1,000-plus investigators 'touched' Surrey Six case over the years: Officer

The Surrey Six trial has resumed in B.C. Supreme Court in Vancouver after a five-week break. - Leader file photo
The Surrey Six trial has resumed in B.C. Supreme Court in Vancouver after a five-week break.
— image credit: Leader file photo

During the six-and-a-half years since six men were executed in a Surrey apartment building, there have been approximately 1,200 police investigators who have worked on the so-called Surrey Six case in some capacity.

The figure was offered by RCMP Staff Sgt. David Teboul, who took the stand for the second time since the mass murder trial began in Vancouver late last September.

Teboul said while that many officers may have “touched” the case from the outset, he estimated there were between 60 and 120 investigators involved at any one time.

Teboul testified in October and was called back for cross-examination Thursday, which marked the resumption of the lengthy trial after a five-week break.

Cody Haevischer and MaSurrey Six accusedtthew Johnston are on trial in B.C. Supreme Court, accused of six counts each of first-degree murder for the Oct. 19, 2007 deaths of Christopher Mohan, Edward Schellenberg, Ryan Bartolomeo, Edward Narong, and brothers Corey and Michael Lal. They also face one charge each of conspiracy to murder Corey Lal. Both have pleaded not guilty.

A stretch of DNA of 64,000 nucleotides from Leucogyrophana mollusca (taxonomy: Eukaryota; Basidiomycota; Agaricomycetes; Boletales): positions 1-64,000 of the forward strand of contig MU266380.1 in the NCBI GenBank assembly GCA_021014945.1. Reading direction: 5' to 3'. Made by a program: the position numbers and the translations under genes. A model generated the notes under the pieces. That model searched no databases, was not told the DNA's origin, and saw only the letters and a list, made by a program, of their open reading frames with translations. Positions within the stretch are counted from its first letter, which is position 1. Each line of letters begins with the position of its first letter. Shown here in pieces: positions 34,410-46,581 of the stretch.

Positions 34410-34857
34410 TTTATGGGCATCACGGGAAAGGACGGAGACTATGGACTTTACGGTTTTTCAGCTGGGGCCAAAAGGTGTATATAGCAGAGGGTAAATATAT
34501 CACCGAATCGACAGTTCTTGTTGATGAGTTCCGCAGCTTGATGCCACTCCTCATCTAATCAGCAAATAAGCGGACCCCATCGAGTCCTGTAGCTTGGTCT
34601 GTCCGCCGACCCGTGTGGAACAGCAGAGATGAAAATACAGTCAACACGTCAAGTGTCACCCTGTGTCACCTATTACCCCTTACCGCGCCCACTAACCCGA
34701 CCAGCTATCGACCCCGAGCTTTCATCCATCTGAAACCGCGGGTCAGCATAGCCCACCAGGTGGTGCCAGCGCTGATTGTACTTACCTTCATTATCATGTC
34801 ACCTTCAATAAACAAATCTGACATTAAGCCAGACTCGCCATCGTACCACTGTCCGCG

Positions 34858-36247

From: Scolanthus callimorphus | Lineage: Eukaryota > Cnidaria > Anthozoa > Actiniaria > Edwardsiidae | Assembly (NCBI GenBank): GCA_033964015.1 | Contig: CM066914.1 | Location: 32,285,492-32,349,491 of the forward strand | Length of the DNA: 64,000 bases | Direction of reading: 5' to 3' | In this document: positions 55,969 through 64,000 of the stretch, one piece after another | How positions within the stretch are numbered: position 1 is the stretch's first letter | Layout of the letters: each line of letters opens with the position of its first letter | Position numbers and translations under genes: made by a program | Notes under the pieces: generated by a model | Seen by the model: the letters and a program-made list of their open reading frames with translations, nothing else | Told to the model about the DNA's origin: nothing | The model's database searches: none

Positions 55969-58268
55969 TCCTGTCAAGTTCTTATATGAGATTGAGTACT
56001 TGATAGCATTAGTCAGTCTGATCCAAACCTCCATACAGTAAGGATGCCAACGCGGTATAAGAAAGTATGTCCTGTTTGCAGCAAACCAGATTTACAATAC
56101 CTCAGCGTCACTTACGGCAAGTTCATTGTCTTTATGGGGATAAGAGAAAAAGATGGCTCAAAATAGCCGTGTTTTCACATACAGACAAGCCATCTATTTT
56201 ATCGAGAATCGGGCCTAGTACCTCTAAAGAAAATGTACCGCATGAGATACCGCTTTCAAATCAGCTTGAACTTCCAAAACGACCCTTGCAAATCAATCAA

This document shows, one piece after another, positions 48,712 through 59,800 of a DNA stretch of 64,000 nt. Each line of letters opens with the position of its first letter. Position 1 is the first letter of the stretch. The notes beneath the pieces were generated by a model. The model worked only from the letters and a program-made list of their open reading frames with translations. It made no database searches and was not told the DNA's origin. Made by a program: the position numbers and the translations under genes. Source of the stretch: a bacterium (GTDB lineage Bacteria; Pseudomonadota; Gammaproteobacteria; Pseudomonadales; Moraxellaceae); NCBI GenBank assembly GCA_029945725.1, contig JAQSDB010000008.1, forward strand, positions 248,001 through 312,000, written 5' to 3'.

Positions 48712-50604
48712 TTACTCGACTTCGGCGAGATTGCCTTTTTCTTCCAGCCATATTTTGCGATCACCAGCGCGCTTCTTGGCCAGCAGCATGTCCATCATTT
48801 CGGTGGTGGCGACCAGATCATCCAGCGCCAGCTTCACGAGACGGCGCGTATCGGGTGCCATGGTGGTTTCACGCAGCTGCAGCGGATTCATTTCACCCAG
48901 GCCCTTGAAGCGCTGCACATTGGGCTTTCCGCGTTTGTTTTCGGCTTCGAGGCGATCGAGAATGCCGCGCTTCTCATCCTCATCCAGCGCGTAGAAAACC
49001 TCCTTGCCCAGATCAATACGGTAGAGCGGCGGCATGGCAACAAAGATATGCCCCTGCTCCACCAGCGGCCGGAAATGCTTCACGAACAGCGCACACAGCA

Co-accused Michael Le pleaded guilty to conspiracy and was sentenced in December.

Teboul was “file coordinator” – a role he described as a management position – for the Surrey Six investigation. At the time, he was working with the Integrated Homicide Investigation Team (IHIT), where he’d taken a position in 2003. (He is now a staff sergeant in charge of anti-corruption with RCMP "E" Division).

Teboul said while IHIT takes charge of murder files throughout the Lower Mainland, Surrey is a “frequent flyer...a frequent customer.”

The Surrey Six case was “by far” the largest case he’d ever worked on.

Haevischer’s defence lawyer Simon Buck questioned Teboul about “holdback,” which the RCMP officer explained is evidence that’s deemed particularly specific or valuable because only investigators or perpetrators of a crime would know about it.

In the Surrey Six case, Teboul said, holdback information included the make and model of ammunition used, as well as which guns were used to kill which victims.

There were six victims and the Crown contends two guns were used in the murders.

Buck questioned Teboul about a police briefing the day after the murders where an officer spoke about holdback information being leaked. Teboul said he had only a “vague recollection” of the discussion.

Prior to the lunch break Buck began to ask Teboul about another briefing Oct. 20 when investigators were told to  “BOLF” a BMW. BOLF is an acronym for “be on the lookout for.”

Earlier in the trial, a witness testified seeing a black BMW in the parkade of the Balmoral Tower where the murders took place. She said she saw two men with black gloves get out of the car while a third man held a door to the building open nearby. The Crown alleges Haevischer, Johnston and a third man took a BMW matching the description of Haevischer’s car to the Balmoral on the day of the murders.

The Crown’s theory is that Corey Lal was dealing drugs in the area, which raised the ire of members of the Red Scorpion (RS) gang because it was on their turf. The Crown alleges RS leader Jamie Bacon and Le ordered Haevischer, Johnston and another man (who can’t be named due to a publication ban) to kill Corey Lal, and the five others were shot to eliminate any witnesses.

The trial continues.

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